As Jesus’ disciples listened to Jesus talk after their Passover meal, their hearts became troubled. He had told them that He would be leaving them very soon, and that they would not be able to go where He was going (see John 13:33). Keep in mind that they had been with Him for over three years, so the thought of being separated from Him was traumatic. Jesus told them not to be troubled, and gave them at least five good reasons why they shouldn’t be.
First, He said He was going to prepare a place for them in His Father’s house, a house in which there were many rooms.
Second, He promised that He would ultimately come back for them to take them with Him to His Father’s house. Then they would never be separated from Him again.
Third, during the time they were apart, He would send them another Helper, the Holy Spirit, who would never leave them. The Holy Spirit would lead them into truth, teaching them and reminding them of what Jesus had said.
Fourth, soon after His departure, they would see Him again for a time after His resurrection and be assured that He was alive forevermore. Once they saw Him raised from the dead, they wouldn’t entertain the idea that He was dead and gone.
And fifth, He would give them peace in their hearts, His own peace, as a gift. They only needed to tap into it. What more could they ask?
In today’s reading, Jesus made several claims, most of which only God could rightfully make. He claimed to be the way, the truth and the life (see John 14:6). That is, He is the only way to heaven, the only One who knew and revealed spiritual truth, and the only One who could give eternal life. He claimed to be one with the Father, to the extent that anyone who saw or knew Him could say they’d seen and known the Father.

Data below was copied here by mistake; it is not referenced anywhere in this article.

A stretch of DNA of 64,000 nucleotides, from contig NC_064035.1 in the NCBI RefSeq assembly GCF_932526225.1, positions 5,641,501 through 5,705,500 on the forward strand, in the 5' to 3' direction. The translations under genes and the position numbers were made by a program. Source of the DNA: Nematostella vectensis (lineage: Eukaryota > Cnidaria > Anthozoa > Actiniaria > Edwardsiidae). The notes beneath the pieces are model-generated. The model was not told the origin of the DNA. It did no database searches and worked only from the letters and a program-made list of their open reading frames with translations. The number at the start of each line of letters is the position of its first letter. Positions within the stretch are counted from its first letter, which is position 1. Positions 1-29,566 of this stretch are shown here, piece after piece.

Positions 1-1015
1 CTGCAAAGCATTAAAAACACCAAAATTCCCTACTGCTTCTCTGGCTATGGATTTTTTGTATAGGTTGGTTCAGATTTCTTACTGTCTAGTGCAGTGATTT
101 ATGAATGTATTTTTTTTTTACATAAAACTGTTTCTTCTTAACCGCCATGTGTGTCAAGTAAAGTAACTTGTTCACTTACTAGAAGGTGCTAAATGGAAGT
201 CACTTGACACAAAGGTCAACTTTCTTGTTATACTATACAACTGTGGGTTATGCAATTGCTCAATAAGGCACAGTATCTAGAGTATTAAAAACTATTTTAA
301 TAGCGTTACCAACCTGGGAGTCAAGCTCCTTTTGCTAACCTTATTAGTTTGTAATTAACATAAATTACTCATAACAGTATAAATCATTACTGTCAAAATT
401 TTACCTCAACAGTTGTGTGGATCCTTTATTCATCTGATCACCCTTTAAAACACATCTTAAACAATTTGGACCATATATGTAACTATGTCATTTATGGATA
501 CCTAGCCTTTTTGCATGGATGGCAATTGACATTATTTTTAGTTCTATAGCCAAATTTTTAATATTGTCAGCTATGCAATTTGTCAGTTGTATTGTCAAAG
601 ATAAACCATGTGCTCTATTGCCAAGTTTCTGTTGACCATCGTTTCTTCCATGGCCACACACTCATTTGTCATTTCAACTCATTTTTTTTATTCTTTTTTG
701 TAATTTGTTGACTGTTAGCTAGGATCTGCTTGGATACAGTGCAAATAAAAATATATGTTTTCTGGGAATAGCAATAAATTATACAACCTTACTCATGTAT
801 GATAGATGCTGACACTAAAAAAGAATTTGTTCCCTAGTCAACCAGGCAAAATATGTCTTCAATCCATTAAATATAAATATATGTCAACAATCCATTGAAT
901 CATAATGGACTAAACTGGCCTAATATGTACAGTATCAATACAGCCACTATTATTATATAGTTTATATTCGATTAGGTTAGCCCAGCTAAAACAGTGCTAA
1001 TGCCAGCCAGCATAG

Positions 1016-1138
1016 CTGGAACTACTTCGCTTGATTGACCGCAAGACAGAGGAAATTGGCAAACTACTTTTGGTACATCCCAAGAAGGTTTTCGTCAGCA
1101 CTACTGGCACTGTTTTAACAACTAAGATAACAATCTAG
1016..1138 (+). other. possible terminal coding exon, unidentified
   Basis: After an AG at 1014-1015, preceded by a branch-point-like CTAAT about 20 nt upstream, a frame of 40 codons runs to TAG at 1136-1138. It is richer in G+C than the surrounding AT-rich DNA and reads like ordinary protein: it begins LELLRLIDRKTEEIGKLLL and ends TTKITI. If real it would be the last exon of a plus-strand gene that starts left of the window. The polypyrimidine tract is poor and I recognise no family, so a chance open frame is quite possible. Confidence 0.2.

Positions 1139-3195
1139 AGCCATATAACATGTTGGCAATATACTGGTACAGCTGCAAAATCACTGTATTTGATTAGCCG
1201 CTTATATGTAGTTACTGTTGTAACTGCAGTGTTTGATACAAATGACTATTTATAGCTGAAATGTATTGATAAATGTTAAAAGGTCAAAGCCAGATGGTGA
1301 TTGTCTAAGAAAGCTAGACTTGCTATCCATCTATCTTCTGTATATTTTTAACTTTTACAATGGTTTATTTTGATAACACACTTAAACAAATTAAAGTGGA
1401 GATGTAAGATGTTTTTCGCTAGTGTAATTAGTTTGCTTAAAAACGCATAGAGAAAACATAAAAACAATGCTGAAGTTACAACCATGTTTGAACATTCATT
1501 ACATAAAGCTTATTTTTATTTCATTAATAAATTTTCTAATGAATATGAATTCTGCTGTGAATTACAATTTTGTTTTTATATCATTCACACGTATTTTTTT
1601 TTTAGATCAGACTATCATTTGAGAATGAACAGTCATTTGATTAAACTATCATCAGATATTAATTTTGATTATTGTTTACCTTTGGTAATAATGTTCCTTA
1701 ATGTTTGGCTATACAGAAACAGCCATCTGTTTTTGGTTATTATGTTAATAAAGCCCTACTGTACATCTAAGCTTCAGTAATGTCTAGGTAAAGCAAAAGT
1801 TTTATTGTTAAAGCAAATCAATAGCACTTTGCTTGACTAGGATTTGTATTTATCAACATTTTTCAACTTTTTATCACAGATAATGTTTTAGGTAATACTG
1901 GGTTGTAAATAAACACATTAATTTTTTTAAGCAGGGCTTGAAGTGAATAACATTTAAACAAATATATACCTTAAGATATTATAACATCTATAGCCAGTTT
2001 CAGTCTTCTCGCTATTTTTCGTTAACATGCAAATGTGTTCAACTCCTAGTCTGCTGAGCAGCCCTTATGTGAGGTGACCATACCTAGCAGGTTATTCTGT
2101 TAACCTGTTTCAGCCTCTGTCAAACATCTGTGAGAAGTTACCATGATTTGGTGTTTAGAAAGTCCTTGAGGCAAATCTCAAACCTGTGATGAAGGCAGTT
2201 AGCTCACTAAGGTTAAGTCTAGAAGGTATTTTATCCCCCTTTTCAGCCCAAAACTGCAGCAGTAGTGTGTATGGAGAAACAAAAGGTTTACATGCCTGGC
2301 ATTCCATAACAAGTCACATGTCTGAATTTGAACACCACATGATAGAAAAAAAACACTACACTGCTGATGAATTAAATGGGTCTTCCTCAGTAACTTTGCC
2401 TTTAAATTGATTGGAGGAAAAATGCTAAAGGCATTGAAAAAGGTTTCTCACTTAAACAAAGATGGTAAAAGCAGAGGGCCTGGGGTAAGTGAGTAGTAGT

He claimed that His words were His Father’s, and His ability to do miracles came from the Father. As I’ve written before, Jesus didn’t leave us the option to think of Him as just a good man or a prophet. His claims were too outrageous. If He wasn’t God, He was the biggest liar who has ever lived.
Finally, Jesus made it very clear who His people are. They are those who love Him and who prove their love by their obedience to Him. And those are the people whom God indwells by His Holy Spirit. Isn’t it great to be one of them?
Q. Near the end of today’s reading, Jesus said, “I don’t have much more time to talk to you, because the prince of this world approaches. He has no power over me, but I will do what the Father requires of me, so that the world will know that I love the Father” (John 14:30-31). Who is the “prince of this world”?
Q. What did Jesus mean when He said that the prince of this world was approaching?
A. He was referring to how Satan was orchestrating His imminent betrayal, arrest, and crucifixion. Jesus implied that Satan was only doing what God was permitting him to do, and, unknowingly, was playing right into God’s hands. By motivating men to kill Jesus, Satan was setting the stage for Jesus to fulfill God’s preordained plan for His Son to be sacrificed for the sins of the world!
Application: Jesus said, “For I will live again, and you will, too” (John 14:19). For Christians, death is not something to be feared. It’s the beginning of a new life. We have that promise from someone we can trust, someone who knows what He’s talking about, and someone who’s crossed over the line of death and come back to life!